In the wake of the Hinkley event, the state of California set a public health goal of 0.02 ppb for drinking water in 2011, which is far less than the current EPA standard of 100 ppb for all forms of chromium.
Remediation of hexavalent chromium in groundwater and drinking water
There are mainly three types of methods to remediate hexavalent chromium in groundwater and drinking water:
- Reduction of toxicity;
- Removal technologies; and;
- Containment technologies
Reduction of toxicity of hexavalent chromium involves methods using chemicals, microbes, and plants. Some removal technologies include transporting contaminated soil offsite to a landfill, using ion exchange resins to reduce chromium(VI) concentrations to less than the detectable limit, and granular activated carbon (GAC) filter. Containment technologies can be employed with the use of physical barriers such as grouts, slurries, or sheet piling.
Attempts have been made to test the removal or reduction of hexavalent chromium from aqueous solutions and the environment. For example, a research study conducted by the School of Industrial Technology, University Sains Malaysia in 2010 found that chitosan-coated with poly 3-methyl thiophene can be effectively employed for the removal of hexavalent chromium ions from aqueous solutions.
Chitosan is a very cheap
Chitosan is a very cheap, economical, and environmentally-friendly substrate for coating this polymer. Adsorption of chromium(VI) is found to be effective in the lower pH range and at higher temperatures and subsequent desorption is readily achieved upon alkaline treatment of the adsorbent.
Another study done by the American Industrial Hygiene Association indicates that the airborne hexavalent chromium in acidic mists of an electroplating tank collected on PVC filters was reduced over time after mist generation. A number of other emerging technologies for removing chromium from water are also currently under research, including the use of cationic metal-organic frameworks to selectively adsorb chromium oxyanions.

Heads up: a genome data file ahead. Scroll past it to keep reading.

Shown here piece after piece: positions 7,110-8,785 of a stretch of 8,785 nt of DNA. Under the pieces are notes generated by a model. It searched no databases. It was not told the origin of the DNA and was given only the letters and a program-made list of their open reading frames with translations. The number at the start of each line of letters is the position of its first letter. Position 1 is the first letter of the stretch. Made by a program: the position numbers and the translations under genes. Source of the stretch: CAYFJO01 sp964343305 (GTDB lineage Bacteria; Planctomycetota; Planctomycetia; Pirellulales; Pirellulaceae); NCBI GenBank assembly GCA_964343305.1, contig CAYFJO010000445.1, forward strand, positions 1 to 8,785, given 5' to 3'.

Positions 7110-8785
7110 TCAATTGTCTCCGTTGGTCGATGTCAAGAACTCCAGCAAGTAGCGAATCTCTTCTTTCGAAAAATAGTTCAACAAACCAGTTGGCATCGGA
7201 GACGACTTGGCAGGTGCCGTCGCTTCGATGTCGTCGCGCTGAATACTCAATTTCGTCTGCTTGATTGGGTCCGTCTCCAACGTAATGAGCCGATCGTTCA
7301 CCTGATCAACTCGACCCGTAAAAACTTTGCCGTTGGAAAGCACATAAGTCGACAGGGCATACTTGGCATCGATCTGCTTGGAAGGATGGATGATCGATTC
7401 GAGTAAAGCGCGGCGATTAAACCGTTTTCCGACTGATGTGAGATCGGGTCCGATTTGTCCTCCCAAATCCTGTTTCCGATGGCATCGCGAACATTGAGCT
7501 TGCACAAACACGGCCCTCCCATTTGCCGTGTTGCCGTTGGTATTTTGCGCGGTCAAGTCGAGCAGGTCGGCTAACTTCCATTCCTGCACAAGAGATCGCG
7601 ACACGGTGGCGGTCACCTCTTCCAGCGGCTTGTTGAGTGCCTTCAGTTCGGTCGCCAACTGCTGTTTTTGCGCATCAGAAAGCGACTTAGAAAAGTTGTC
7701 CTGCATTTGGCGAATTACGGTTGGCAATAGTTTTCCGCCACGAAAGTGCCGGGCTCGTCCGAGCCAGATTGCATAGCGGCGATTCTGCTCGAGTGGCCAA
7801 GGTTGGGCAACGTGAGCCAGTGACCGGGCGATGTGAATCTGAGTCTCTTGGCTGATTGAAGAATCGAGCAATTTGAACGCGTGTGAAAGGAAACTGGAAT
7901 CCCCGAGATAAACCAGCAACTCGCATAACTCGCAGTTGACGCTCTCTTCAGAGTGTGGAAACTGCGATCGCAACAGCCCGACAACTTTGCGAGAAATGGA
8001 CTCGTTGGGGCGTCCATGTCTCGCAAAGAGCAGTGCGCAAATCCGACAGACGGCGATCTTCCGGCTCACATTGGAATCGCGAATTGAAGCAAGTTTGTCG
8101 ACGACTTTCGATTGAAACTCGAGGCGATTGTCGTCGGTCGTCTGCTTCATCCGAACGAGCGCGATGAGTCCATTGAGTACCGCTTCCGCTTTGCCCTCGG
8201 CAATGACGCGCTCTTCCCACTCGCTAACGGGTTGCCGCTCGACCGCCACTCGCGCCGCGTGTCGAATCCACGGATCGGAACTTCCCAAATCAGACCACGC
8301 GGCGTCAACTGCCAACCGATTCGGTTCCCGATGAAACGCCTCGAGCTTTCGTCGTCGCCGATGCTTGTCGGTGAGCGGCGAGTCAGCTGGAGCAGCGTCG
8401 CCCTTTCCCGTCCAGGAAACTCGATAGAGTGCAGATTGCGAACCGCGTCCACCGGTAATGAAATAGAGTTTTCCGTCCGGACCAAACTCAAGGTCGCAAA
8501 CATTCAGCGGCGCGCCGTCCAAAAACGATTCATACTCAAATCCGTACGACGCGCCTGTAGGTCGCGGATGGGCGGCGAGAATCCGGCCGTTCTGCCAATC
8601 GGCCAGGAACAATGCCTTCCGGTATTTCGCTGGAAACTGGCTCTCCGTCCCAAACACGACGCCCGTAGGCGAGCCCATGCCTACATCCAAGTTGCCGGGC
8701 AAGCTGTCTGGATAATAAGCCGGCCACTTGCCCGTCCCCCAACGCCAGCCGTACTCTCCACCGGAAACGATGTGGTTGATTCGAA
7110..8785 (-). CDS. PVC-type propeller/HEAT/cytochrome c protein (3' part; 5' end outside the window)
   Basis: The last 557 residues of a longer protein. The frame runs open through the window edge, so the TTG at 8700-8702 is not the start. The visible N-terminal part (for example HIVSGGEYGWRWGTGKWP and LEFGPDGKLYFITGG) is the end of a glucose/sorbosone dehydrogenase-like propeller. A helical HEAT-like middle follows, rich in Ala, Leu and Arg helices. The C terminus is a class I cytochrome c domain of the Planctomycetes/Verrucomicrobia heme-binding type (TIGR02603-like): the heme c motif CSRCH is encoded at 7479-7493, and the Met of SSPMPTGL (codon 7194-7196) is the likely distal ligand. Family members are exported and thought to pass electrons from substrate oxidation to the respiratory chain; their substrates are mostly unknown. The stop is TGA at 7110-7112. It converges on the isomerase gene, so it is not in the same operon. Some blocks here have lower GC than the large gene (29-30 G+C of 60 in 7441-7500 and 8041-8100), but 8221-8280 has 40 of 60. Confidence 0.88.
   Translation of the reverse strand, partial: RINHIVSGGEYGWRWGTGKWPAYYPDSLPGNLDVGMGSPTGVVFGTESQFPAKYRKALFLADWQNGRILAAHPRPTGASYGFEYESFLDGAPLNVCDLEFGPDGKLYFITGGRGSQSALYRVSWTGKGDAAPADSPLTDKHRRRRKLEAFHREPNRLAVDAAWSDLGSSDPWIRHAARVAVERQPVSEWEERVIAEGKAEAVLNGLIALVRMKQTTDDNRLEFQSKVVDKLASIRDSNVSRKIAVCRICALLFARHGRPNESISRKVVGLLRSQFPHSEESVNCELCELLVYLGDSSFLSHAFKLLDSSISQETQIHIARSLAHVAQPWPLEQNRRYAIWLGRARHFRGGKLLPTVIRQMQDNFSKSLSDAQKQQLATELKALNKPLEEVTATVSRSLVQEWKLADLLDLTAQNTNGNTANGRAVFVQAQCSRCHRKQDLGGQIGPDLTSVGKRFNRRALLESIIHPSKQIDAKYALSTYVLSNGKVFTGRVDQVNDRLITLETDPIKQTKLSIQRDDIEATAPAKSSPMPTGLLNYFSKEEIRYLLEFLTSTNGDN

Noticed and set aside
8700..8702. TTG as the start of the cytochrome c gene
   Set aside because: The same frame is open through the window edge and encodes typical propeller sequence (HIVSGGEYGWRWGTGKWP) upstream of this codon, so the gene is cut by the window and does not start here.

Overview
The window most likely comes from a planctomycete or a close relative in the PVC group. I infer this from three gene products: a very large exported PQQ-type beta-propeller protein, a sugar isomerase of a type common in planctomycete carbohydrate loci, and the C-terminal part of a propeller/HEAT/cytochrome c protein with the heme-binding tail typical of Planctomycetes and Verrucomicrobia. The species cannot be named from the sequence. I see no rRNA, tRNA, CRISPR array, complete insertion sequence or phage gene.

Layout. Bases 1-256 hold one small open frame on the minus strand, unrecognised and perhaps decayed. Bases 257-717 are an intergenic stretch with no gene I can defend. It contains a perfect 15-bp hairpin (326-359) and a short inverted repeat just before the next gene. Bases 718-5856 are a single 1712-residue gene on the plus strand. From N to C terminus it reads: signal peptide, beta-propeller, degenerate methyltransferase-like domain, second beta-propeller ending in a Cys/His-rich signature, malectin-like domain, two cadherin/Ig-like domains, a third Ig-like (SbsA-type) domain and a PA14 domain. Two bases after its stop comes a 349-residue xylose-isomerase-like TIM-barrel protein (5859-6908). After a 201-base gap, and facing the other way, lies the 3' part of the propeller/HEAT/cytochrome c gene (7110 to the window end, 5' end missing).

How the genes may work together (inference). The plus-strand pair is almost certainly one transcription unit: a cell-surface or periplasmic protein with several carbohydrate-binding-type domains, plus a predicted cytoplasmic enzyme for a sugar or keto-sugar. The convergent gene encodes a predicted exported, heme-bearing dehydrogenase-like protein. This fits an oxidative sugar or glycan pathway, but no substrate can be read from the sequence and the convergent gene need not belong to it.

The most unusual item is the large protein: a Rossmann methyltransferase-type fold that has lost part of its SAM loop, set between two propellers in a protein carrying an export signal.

Hexavalent chromium compounds are genotoxic carcinogens. Due to its structural similarity to sulfate, chromate (a typical form of chromium(VI) at neutral pH) is transported into cells via sulfate channels. Inside the cell, hexavalent chromium(VI) is reduced first to pentavalent chromium(V) then to trivalent chromium(III) without the aid of any enzymes. The reduction occurs via direct electron transfer primarily from ascorbate and some nonprotein thiols. Vitamin C and other reducing agents combine with chromate to give chromium(III) products inside the cell.
The resultant chromium(III) forms stable complexes with nucleic acids and proteins. This causes strand breaks and Cr–DNA adducts which are responsible for mutagenic damage. According to Shi et al., the DNA can also be damaged by hydroxyl radicals produced during reoxidation of pentavalent chromium by hydrogen peroxide molecules present in the cell, which can cause double-strand breakage.
Both insoluble salts of lead and barium chromates, as well as soluble chromates, were negative in the implantation model of lung carcinogenesis. Yet, soluble chromates are a confirmed carcinogen so it would be prudent to consider all chromates carcinogenic.
Chronic inhalation from occupational exposures increases the risk of respiratory cancers. The most common form of lung malignancies in chromate workers is squamous cell carcinoma. Ingestion of chromium(VI) through drinking water has been found to cause cancer in the oral cavity and small intestine.
It can also cause irritation or ulcers in the stomach and intestines, and toxicity in the liver. Liver toxicity shows the body’s apparent inability to detoxify chromium(VI) in the GI tract where it can then enter the circulatory system.